There’s a great story told by Nichelle Nichols, Star Trek’s original Lt. Uhura, early in her role. For those who don’t know, she was a musical theater actress and after the first season in space, she handed in her resignation, ready to go back to the stage. Gene Roddenberry asked her to think about it over the weekend and she ended up attending a fundraiser where she met a big fan who changed her trajectory. “This man says, ‘Yes, Ms. Nichols, I am that fan. I am your best, greatest fan, and my family are your greatest fans. As a matter of fact, this is the only show that my wife, Coretta and I will allow our little children to watch, to stay up late to watch because it’s past their bedtime.’”, the man was Martin Luther King, Jr. He admired Roddenberry for creating a dignified role for her. “For the first time on television, we will be seen as we should be seen every day, as intelligent, quality, beautiful people who can sing and dance, yes, but who can go into space, who can be lawyers and teachers, who can be professors — who are in this day, yet you don’t see it on television until now,’” Nichols recalled in a later interview.
Nichols not only stayed on the show, she went on to help NASA recruit new astronaut candidates, many of whom were women and people of color. Perhaps one of those inspired candidates was Dr. Ellen Ochoa, an engineer, former astronaut and current director of the Johnson Space Station. She was the first Hispanic woman in space, one of 60 astronauts, cosmonauts and payload specialists who have flown into space since 1963. She recently visited an elementary school in Tulsa, OK named for her. How powerful it must have been to meet someone who looks like you doing things you’ve never thought anyone like you ever did.
The other night I attended Black Panther with a friend. The fact that she’s black and doesn’t go to superhero movies is significant. We were in the back of the theater, so I’m not sure how many black people were in the audience, but I know it was significantly more than I’ve seen when attending other Marvel and DC films. There are entire theater showings being bought out by black churches all over the country. As I mentioned, my companion isn’t a fan of these sort of movies, but she secured our tickets a month ago. She needed to be there the day before the ‘official’ release date. She squealed and I could feel the energy on the other side of the armrest throughout the movie. Would she have felt that way viewing Ironman or Batman? Perhaps…., but she didn’t feel drawn to buy a ticket to those films. She did see Wonder Woman while it was playing, but she made it a priority to see this movie.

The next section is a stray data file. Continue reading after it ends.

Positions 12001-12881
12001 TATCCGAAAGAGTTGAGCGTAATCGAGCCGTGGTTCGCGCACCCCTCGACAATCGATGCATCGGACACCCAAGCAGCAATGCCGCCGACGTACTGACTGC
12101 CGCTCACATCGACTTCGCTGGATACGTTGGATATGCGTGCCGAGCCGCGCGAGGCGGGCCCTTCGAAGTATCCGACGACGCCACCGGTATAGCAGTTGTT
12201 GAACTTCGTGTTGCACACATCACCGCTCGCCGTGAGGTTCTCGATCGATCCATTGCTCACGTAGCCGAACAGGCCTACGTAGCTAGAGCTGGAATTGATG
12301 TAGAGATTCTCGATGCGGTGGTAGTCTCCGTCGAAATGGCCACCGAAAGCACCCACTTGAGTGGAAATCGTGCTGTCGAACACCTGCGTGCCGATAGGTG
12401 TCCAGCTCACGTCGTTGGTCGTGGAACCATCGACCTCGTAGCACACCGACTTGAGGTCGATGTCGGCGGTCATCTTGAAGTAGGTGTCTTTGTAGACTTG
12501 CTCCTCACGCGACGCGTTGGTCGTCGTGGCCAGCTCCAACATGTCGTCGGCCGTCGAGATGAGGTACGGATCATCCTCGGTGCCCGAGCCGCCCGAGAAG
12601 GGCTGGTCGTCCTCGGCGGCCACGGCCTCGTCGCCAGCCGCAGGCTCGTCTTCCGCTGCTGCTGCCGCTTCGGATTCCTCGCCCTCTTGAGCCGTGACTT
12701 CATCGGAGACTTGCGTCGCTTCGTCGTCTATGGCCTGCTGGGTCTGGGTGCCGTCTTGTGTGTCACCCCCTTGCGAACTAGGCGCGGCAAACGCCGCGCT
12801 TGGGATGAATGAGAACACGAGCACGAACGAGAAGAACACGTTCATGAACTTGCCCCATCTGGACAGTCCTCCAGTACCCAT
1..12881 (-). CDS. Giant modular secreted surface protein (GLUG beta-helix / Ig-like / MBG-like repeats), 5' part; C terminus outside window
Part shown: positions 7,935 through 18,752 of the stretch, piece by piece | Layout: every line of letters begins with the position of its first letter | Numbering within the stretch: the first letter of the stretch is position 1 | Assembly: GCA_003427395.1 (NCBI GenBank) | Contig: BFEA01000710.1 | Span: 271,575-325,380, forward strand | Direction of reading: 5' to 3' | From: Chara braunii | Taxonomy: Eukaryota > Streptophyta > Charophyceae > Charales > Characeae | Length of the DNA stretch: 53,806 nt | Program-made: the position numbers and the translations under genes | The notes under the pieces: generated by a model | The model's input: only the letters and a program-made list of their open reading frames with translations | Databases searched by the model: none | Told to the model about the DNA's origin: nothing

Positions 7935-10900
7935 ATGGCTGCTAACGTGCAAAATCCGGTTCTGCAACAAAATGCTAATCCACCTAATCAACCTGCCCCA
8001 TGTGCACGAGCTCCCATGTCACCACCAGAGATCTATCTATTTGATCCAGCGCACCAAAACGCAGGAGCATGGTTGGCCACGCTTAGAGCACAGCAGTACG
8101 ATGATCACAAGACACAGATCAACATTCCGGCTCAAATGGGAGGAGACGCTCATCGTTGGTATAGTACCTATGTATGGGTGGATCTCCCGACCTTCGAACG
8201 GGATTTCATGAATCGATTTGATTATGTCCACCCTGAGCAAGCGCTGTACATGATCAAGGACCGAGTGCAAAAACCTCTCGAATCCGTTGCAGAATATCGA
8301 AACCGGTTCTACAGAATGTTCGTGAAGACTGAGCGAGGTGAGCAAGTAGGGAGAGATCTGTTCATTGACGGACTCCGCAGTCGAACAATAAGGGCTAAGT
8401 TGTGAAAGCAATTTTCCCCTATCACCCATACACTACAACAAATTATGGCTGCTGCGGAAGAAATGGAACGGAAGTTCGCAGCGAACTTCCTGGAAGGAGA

The film industry shows the demographics of superhero movies as predominantly males 18–25 years old. For Wonder Women it was older with far more women. I would venture for Black Panther it will be heavily black, with a fairly equal mix of men and women because of the characters portrayed. In recent years there have been more studies conducted on the demographic make up of film audiences and productions. They have uncovered facts that have been apparent to many of us for a long time, white men are featured in greater number than any other demographic. It matches the number of white male executives in Hollywood. I don’t say this as an accusation, simply a mathematical fact. Whether you attribute blame and malice forethought, or just chalk it up to the birds of a feather notion, that’s the history of the film industry. As more ‘other’ people have gained prominence, they started telling the stories that featured people ‘like them’. As those stories are becoming more mainstream, more people who identify with the characters are coming to see what it’s all about.
As an Asian American woman, I was not drawn to Black Panther because the characters resembled me per se. I was empowered by the strong female characters who I felt akin to and mostly, I’m a sucker for action films. My friend though is usually quiet reserved and tends to frequent art-house and foreign flicks; that night though, her enthusiasm was contagious and at times I was enjoying her reaction as much as the film. Much in the same way you may be more enchanted watching your child, watch the Disney Parade. As a diversity, inclusion and belonging practitioner I am jubilant to see those who have not had the experience of looking up and admiring a figure who is larger than life that resembles them.
I’m not interested in leading a charge to topple a regime, I don’t particularly favor the view of us versus them, or the scarcity fallacy. Instead of a pinnacle that can only hold a small number of elite, I prefer the playing field that’s wide and varied. When individuals feel like they are part of the story, there is greater interest, enthusiasm and engagement. Maybe it’s not “Time’s Up” as much as ‘Move Over’, make room and let’s see what cool things we can do together. And for any Hollywood creative looking for a subject, Wikipedia has a great list of super heroes that look like ME (https://en.wikipedia.org/wiki/List_of_Asian_superheroes). I’m ready to buy my ticket, so bring it!